Stamford school board pushes back on $2M budget cut from city, saying ‘it does affect the children’

Students arrive at Stamford High School in Stamford, Conn. Monday, Aug. 30, 2021.

Students arrive at Stamford High School in Stamford, Conn. Monday, Aug. 30, 2021.

Tyler Sizemore / Hearst Connecticut Media file photo

STAMFORD — A late-night vote to trim $2 million from the Stamford school district’s budget has rankled some members of the school board, who are now faced with paring down their operating allocations.

Board of Education chair Jackie Heftman questioned the timing and process of the vote.

“It’s disappointing that there is such a lack of transparency on the (Board of Representatives), and to hear and read in The Advocate how much some members in leadership positions don’t understand about the budgets they vote on,” she wrote in an email.

The cut, which was proposed by Rep. Virgil de la Cruz, D-2, after midnight during a meeting that started Tuesday night, came after the Board of Representatives’ own Fiscal Committee had offered no changes to the school board’s budget previously approved by the Board of Finance.

The finance board voted to cut the education budget by $4.4 million, though roughly $1.19 million of that reflected a change in budget estimates. In all, the Board of Education will be faced with finding about $5 million in savings when it votes to re-appropriate funds.

Since no cut to the Board of Education’s budget was expected on Tuesday night, school officials were not at the Board of Representatives meeting, and could not make a case for saving the $2 million, they said.

In comparison, other departments that had their budgets trimmed in the Fiscal Committee had the opportunity to write letters to the board arguing against those cuts.

“The (Board of Representatives) fiscal committee recommended no cuts but in the dead of night the BOR made a $2 (million) cut,” Hetfman wrote. “The heads of the nonprofit agencies and city (department) heads were given an opportunity to address proposed cuts to their budgets, but no such opportunity was afforded to the superintendent. I guess transparency didn’t matter here either.”

Part of de la Cruz’ reasoning for the reduction rested on a nearly $3 million education surplus in the current fiscal year.

“It’s a matter of realistic budgeting,” he said during the meeting.

Again, Heftman disagreed with the logic.

“To base a cut on the surplus of the previous year’s budget fails to recognize the fact that the (Board of Education) returns those unspent dollars to the city, which are then used to fund capital projects,” she said. “That’s money that doesn’t have to be bonded, saving the taxpayers the cost of servicing the debt.”

She added, “Realistic budgeting means asking for only what you need and returning what you haven’t spent.”

Board of Education member Andy George was similarly nonplussed by the decision to eliminate dollars from the schools’ requested spending plan.

“I think the Board of Representatives cut came as a big surprise because the Fiscal Committee made no cuts,” George said.

During the Tuesday meeting, Rep. Nina Sherwood, D-8, said that “year after year” teacher and paraeducator positions are left unfilled even though they are included in the district’s budget.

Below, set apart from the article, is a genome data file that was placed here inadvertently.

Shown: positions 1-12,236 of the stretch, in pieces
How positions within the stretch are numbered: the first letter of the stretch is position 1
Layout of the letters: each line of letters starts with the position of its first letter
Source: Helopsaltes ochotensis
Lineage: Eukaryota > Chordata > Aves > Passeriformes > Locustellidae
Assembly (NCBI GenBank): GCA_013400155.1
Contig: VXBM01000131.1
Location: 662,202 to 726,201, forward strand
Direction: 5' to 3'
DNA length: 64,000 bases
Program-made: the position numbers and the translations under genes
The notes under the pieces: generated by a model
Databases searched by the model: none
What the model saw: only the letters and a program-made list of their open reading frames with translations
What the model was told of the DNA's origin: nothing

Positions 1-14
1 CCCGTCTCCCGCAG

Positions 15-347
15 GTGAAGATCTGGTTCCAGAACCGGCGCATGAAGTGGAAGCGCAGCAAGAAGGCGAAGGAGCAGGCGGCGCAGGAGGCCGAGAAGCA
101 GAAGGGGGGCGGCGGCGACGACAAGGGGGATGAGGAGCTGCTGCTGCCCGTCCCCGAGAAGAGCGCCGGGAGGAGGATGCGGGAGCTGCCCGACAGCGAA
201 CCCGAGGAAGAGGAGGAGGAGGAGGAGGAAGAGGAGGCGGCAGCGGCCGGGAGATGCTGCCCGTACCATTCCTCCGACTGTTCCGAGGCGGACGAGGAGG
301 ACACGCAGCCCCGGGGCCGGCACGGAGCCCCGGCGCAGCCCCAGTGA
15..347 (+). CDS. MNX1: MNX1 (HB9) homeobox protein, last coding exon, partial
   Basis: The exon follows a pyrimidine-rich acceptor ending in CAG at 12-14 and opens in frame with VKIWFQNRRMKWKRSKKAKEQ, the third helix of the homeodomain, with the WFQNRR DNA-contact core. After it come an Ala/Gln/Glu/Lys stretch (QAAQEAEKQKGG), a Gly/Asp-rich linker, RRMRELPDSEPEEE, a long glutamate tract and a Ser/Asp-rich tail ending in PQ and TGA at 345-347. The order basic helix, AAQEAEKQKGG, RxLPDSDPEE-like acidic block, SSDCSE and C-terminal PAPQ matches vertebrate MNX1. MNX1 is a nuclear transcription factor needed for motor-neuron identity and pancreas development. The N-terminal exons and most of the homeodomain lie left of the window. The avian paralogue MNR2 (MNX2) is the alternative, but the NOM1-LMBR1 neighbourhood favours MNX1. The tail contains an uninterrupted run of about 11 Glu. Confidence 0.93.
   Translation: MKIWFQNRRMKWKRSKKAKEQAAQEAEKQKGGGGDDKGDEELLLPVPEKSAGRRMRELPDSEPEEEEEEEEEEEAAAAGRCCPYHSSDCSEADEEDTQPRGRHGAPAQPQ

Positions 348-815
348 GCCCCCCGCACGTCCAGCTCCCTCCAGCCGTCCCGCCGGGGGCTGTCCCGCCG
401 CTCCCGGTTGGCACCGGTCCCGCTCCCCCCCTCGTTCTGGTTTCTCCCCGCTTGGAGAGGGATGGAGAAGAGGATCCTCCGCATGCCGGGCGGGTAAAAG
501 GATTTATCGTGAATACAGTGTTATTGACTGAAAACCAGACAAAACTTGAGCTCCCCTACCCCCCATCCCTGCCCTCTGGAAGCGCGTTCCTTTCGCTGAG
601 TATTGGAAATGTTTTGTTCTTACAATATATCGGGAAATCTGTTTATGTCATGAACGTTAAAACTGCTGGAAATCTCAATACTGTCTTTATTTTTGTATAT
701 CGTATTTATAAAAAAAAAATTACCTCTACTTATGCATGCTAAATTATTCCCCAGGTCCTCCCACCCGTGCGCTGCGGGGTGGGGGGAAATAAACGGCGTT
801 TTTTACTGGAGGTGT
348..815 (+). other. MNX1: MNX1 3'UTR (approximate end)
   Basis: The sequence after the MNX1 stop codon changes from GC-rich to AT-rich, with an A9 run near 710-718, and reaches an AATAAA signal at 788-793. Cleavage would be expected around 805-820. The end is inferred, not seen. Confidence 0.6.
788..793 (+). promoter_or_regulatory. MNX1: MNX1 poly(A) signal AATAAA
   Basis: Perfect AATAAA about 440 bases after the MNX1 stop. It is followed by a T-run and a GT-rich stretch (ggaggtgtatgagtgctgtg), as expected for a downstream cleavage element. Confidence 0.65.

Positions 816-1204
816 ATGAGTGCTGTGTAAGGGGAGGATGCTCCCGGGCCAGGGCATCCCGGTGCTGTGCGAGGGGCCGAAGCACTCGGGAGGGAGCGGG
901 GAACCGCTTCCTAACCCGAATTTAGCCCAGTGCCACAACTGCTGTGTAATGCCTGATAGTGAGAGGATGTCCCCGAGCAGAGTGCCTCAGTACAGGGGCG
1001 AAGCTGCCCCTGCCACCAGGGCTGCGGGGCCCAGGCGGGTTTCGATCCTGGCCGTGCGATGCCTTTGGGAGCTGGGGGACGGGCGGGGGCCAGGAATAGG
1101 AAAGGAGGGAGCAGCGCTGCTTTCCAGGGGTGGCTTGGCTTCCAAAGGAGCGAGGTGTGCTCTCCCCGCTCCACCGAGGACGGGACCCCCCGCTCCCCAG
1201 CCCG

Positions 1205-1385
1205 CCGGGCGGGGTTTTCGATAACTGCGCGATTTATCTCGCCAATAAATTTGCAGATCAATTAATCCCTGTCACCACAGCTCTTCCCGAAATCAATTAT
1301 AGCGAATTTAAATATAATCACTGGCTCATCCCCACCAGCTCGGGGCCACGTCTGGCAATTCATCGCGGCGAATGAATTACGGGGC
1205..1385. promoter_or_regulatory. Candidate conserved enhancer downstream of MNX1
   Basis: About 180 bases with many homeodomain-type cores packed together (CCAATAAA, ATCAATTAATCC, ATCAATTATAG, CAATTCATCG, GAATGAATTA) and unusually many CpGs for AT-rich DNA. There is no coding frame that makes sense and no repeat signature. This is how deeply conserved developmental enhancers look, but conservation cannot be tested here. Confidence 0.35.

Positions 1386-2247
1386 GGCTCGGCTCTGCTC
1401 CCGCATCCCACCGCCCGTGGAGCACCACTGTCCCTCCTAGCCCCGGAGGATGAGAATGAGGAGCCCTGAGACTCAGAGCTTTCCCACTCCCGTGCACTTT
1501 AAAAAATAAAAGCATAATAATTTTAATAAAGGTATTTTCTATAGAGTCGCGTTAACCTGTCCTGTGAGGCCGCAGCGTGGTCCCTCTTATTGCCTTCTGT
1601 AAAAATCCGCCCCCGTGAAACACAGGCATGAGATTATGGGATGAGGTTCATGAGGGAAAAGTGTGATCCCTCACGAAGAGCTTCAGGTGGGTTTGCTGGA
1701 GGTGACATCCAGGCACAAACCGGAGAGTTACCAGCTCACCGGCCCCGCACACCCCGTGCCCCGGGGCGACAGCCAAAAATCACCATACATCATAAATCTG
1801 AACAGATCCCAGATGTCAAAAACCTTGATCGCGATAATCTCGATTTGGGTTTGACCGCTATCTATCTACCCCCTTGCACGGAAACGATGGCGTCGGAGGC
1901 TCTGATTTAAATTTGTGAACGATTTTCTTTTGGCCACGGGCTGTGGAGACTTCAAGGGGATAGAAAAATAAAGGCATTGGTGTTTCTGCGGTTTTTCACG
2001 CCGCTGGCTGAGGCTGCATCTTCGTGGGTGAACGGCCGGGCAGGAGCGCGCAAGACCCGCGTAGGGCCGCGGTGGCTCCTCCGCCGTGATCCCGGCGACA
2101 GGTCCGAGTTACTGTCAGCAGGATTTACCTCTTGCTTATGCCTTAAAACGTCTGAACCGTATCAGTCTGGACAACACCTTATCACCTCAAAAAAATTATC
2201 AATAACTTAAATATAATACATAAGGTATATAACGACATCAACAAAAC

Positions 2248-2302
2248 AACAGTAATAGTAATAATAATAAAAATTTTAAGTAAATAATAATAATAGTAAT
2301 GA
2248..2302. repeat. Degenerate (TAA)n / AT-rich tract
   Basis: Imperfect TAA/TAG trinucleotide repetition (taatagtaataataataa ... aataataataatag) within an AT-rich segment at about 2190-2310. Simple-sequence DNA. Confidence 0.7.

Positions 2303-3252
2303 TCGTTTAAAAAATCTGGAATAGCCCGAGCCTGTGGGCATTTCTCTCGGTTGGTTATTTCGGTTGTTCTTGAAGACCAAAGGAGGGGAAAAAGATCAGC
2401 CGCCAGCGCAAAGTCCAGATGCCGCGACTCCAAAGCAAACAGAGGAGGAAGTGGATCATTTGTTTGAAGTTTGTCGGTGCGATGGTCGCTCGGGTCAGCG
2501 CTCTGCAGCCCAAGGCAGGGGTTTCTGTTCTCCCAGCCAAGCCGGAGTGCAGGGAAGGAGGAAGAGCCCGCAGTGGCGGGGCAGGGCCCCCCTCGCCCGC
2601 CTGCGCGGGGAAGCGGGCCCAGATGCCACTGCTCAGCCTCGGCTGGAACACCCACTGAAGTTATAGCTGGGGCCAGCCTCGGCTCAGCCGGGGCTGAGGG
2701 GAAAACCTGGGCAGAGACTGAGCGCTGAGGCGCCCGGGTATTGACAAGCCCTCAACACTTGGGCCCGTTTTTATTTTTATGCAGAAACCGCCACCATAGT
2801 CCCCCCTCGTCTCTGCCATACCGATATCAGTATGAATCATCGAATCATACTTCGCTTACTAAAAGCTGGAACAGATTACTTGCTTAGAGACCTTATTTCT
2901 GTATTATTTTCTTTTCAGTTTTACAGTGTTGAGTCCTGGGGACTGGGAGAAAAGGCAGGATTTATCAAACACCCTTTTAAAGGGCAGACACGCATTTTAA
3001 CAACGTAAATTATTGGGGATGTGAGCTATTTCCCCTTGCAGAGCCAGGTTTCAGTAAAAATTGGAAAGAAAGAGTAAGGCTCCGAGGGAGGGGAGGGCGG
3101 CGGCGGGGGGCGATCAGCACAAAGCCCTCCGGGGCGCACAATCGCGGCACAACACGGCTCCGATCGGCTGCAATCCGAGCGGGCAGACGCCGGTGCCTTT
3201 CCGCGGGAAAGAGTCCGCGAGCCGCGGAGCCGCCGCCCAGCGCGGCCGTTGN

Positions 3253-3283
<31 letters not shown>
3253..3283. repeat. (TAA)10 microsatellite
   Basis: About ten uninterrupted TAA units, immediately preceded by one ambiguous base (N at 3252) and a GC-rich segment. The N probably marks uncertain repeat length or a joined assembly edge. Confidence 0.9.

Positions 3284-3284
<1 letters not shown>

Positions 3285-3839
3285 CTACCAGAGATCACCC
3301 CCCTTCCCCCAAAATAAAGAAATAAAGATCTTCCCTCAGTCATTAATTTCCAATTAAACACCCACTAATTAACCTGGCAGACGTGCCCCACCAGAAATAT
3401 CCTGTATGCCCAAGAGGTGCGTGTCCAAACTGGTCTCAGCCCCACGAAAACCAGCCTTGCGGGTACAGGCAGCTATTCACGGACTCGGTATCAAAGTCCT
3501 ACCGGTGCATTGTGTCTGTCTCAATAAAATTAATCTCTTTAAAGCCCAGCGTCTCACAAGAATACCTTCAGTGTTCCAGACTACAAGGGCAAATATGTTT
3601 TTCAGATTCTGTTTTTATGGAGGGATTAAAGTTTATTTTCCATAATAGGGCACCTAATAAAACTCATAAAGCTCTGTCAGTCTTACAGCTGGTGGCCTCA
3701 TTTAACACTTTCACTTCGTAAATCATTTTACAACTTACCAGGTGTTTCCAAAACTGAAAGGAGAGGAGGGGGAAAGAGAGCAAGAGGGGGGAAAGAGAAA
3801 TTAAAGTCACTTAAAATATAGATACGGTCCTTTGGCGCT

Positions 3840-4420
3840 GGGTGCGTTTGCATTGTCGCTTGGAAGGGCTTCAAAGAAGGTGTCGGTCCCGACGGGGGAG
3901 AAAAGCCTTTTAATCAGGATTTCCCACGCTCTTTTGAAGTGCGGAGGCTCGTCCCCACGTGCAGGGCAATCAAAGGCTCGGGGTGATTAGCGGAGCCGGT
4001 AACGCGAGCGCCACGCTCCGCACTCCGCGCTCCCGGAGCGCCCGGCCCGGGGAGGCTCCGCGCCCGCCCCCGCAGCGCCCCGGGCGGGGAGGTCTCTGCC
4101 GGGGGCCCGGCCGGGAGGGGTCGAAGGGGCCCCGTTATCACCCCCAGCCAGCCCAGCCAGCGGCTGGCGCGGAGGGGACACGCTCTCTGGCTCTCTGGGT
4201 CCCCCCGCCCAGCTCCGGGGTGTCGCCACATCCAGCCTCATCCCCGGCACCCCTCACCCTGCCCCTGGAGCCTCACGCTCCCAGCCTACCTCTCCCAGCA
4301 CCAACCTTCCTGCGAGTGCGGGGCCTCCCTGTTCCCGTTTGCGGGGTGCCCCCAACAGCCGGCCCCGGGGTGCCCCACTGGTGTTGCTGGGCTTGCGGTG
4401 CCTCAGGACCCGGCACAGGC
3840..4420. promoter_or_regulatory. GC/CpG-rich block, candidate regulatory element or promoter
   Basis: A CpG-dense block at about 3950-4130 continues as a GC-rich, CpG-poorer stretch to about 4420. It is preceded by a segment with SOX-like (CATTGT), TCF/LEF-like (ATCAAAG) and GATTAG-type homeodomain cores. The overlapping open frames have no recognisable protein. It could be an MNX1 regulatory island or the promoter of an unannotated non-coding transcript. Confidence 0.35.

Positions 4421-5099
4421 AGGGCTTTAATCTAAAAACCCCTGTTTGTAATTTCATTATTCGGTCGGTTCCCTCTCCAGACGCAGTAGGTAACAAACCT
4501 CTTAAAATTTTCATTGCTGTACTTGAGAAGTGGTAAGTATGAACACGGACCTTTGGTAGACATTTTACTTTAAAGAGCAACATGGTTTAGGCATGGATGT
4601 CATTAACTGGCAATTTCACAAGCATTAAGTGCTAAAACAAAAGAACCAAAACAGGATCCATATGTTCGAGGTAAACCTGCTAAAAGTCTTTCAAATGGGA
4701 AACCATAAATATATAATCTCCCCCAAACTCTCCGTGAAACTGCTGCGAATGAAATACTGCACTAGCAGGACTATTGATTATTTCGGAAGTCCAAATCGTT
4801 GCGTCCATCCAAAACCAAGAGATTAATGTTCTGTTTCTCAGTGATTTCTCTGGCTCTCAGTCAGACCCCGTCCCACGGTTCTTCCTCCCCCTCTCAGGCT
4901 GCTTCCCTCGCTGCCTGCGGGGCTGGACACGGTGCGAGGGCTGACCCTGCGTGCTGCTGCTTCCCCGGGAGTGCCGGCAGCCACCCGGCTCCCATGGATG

“What does get filled on a continual basis is additional administrators — more assistant principals, more assistant superintendents,” she said, during the meeting. “We have a very, very, very high cost of administration. And, unfortunately, somehow the department doesn’t seem to find a way to fill the positions that actually are hands-on-the-ground with the kids.”

Sherwood argued that the $2 million cut would “not hurt the children.”

Heftman said the tight labor market, due to the effects of COVID-19, has made it challenging to fill positions. But each one of those unfilled spots signifies an “unmet need.”

George argued that there is a “lack of understanding” about what administrators do in a school district. And he questioned why representatives supported the multi-million dollar cut. The final vote on the budget reduction was 19-13 in favor, with two abstentions.

“To me, their power is really supposed to focus on the overall tax, not whether they feel there are too many administrators versus teachers,” he said, about the representatives.

George pushed back on Sherwood’s claim that students won’t be affected by the budget cut.

“One way or another it does affect the children,” he said.

Not all school board members were dismayed by the budget reduction, however.

Members Nicola Tarzia and Becky Hamman, two of the three Republicans on the board, agreed with Sherwood’s comments.

“Maybe the superintendent should allocate more money to teachers than to administrators,” Tarzia said.

Hamman said Sherwood’s comments were “spot on.”

“I think the administrative side is bloated and there have to be some of those cuts made in order to help the instructional piece,” said Hamman, who voted against the school district’s budget request this year, arguing it was too high.

Efforts were made to reach Superintendent Tamu Lucero through schools spokesperson Justin Martin, but neither responded in time for publication.